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Not all superheroes wear capes | 10 things with Tremayne Anchrum Jr.

Each week, I interview a different Rams player to find out about their lives on the field as well as off it. This week, offensive lineman, Tremayne Anchrum Jr. talks about the biggest difference between year one and year two in the NFL, how he spends his free time, and Marvel movies.

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1. Year two

Sarina: How has OTAs gone for you now that you are in Year 2?

Tremayne: They've been good. Get my feet back in it again. It's been really good seeing how the team is forming.

2. Coffee Calls

Sarina: Biggest difference from Year 1 to Year 2?

Tremayne: [My rookie season] I had to get coffee orders every day. (laughs)

3. What's brewing with the O-line?

Sarina: Who has the craziest coffee order?

Tremayne: I don't think anyone had anything particularly crazy. When it got to the holiday season, I know a couple guys liked white chocolate peppermint. Brian Allen likes just coffee black. [Andrew] Whitworth likes his coffee medium roast with oat milk and cinnamon powder.

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4. Working with Whit

Sarina: I remember watching Whitworth work with you a lot during practice last season. What has it been like working with a guy like Whit?

Tremayne: It's been really good learning the ins and outs of how he's approached the game and how that approach has changed over the years. The offensive line has changed a lot in the last 20 years. Football has changed a lot. As far as offensive line and how we do our business has changed a lot and to see how he's grown and developed as a player and [how] his knowledge has grown…it's been pretty, pretty special.

5. Blame AD

Sarina: Do you think Aaron Donald is a reason for changing the way the offensive line works?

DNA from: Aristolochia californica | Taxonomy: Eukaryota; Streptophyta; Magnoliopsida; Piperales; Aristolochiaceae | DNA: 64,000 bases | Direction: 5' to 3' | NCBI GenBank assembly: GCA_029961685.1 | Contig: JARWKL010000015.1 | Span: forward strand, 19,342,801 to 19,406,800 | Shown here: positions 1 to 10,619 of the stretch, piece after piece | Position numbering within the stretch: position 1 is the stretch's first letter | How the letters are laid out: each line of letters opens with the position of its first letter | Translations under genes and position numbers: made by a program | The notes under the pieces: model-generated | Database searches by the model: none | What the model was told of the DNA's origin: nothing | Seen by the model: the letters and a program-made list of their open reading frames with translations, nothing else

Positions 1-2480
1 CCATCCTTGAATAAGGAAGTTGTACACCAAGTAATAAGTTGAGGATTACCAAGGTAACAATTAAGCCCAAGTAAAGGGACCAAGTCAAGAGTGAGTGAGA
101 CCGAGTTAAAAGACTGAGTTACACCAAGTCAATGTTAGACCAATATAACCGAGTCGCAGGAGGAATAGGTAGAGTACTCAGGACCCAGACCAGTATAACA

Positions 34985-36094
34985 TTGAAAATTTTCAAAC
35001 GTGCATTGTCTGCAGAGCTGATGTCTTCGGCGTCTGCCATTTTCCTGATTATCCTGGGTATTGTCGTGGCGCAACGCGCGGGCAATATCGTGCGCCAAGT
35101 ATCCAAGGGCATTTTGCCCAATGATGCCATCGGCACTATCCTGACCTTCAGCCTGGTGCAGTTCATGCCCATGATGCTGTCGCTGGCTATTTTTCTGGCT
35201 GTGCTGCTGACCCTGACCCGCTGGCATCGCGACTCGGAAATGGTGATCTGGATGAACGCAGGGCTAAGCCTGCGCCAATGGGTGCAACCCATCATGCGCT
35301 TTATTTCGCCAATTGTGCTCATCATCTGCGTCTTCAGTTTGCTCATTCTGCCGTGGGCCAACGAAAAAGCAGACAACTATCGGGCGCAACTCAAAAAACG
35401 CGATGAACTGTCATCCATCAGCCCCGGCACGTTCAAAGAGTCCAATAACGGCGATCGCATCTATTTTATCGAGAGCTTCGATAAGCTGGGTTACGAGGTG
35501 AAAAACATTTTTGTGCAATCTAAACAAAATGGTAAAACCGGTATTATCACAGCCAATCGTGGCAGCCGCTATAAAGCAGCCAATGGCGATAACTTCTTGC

Tremayne: Yeah, him and a couple other freaks (Laughs). You got supreme athletes at every position across the D-line, and the game is becoming faster. It's becoming more pass-centric. You know, we're not just big grunts with our hands in the dirt and smashing our heads every play anymore. We got to learn how to block these freaks of nature.

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6. Give a little…or a lot? 

Sarina: You've been doing a ton this offseason outside of training. You've been volunteering your time in the LA the community. What have you been doing specifically and why? 

Tremayne: I got into the Hollywood Food Coalition, which makes meals 364 days a year, about 250 meals for homeless people and people with food insecurity and distribute them to people in the Hollywood area. I do a little bit of tutoring as well, virtually. Just because I have a computer, I went to college. And then I volunteered for the Boys and Girls Club for the first month. But then after that, I worked there for about two and a half months. So, you know, about four hours a day, for four days a week.  

7. Age is just a number 

Sarina: You've been described as "18 going on 28." You were considered very mature in last year's draft. So, what is the one thing that makes you feel like a kid again? 

Tremayne: Going to see new Marvel movies. First one I've seen in theaters was X-Men Two and I was super excited. I was really geeking out. I remember I brought my Wolverine shirt. Anytime I see a new Marvel a superhero movie [it] brings me back to when I was a kid.

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8. Groot approves 

Sarina: What's your favorite Marvel movie?  

Tremayne: Guardians of the Galaxy. 

9. Grab the popcorn 

Sarina: Would you rather watch a movie or a TV show series? 

Tremayne: Watch a movie. TV shows, they're made to leave you on the hook. Every single one of them is made where you're never satisfied. You're like, ah, I need some more. A movie has a beginning, a climax and a conclusion. So, you feel satisfied.

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10. A Ram asking a Ram questions

Sarina: If you could ask an actual RAM three questions, what would they be?

Tremayne:

  1. Who's your chiropractor? You got to carry those horns, right?
  2. How do you sleep? Do the horns get in the way?
  3. And, I see a lot of rams climbing stuff, so are you really afraid of heights? Like how does that work? That's really scary. I see a lot of rams just run up the side of mountains and I'm like, oh, I have fingers and thumbs and toes, and I don't do that.

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